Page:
The telling of this story is fairly simplistic. Every time something goes even slightly wrong, the script has Jesse throw another petulant strop, but to be honest, that’s not unrealistic in a 12 year old who doesn’t have this character’s background of abandonment and being shunted from foster home to foster home. The problem is that, at both writing and acting levels, there’s not much to distinguish one of these moments from the other, so there is a feeling of watching the same scene unfold over and over again. Jason James Richter is clearly doing his best, but he’s not the most sophisticated of young actors and he’s obviously working hard in these scenes, so they come off as acted. Much more satisfying are the moments that Jesse has to interact with Willy, here Richter makes Jesse’s enthusiasm and his love for Willy real and we do feel the freedom that Jesse is supposed to be putting across in these moments and therefore the urgency when Willy needs rescuing towards the end of the film.
It’s strange, just a year after he was seen dancing to ‘Stuck in the Middle With You’ before slicing off a cop’s ear, to see Michael Madsen in blue collar nice guy mode as Jesse’s potential adoptive Dad, but he’s pretty good. Everyone else does the best they can with somewhat thin roles. Jayne Atkinson has less to do than Madsen, but she’s a good counterpoint to the one moment that Glenn gets angry enough to let his frustrations with Jesse come out. August Schellenberg and Lori Petty are also effective as Willy’s trainers, who encourage Jesse in his interest in the whale, see potential in him, and end up as sort of surrogate uncle and big sister. Michael Ironside lacks only a moustache to twirl as the villain of the piece, but he’s Michael Ironside, it’s fun watching him be evil. The direction, like the screenplay, is functional rather than hugely inspired, but credit to Simon Wincer for the film’s final sequence at the very least. There is something that still feels iconic about Willy’s jump to freedom.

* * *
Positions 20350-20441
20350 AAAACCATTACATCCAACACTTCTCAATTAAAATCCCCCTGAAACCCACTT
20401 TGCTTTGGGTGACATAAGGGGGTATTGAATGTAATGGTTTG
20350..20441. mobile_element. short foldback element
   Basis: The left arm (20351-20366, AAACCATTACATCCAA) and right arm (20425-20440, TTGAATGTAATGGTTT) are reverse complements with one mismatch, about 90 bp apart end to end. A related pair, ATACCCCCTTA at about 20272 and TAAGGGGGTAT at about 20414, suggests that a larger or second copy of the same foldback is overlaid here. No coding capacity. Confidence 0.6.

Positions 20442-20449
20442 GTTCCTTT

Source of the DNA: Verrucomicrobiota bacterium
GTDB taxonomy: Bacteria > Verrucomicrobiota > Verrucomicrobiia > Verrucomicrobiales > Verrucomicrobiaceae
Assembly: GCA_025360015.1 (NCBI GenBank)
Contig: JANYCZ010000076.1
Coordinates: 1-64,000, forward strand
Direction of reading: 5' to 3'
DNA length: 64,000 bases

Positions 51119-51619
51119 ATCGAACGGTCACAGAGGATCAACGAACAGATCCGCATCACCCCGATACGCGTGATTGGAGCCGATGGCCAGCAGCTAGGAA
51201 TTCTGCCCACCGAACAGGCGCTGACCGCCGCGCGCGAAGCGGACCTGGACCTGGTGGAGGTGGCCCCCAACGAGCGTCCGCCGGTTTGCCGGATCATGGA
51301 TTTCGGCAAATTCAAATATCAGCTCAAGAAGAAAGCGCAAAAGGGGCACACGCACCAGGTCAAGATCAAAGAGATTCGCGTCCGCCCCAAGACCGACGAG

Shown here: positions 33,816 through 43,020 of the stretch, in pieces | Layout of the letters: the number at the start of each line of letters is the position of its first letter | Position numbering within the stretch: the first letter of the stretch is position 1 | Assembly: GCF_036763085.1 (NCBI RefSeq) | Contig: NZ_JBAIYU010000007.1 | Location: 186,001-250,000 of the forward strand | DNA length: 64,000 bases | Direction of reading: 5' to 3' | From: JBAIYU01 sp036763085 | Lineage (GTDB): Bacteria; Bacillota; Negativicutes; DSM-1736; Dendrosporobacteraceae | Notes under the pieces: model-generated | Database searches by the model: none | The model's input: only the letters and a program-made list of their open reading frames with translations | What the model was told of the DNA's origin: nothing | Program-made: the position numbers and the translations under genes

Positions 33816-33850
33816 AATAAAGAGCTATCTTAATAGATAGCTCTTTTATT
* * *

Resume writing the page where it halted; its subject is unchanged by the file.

The words that keep coming to mind here are things like ‘well meaning’ or ‘good natured’. Free Willy is a perfectly nice film, and it’s generally quite well made. For me, most of it isn’t very memorable. I don’t have nostalgia for it from when I was a kid and it isn’t a film that holds up especially interestingly as an adult. That said, I can still see kids warming to it. I can see it being an inspiration. For a kid who loves animals, I could imagine this film encouraging them to fall in love with whales and to want to learn more about them. Whether that inspires them into marine biology or conservation or simply a deepens their interest in animals, that can only be a good thing. For me, Free Willy’s dramatic qualities might be the least important thing about it, but that’s because it has purpose and interest beyond them.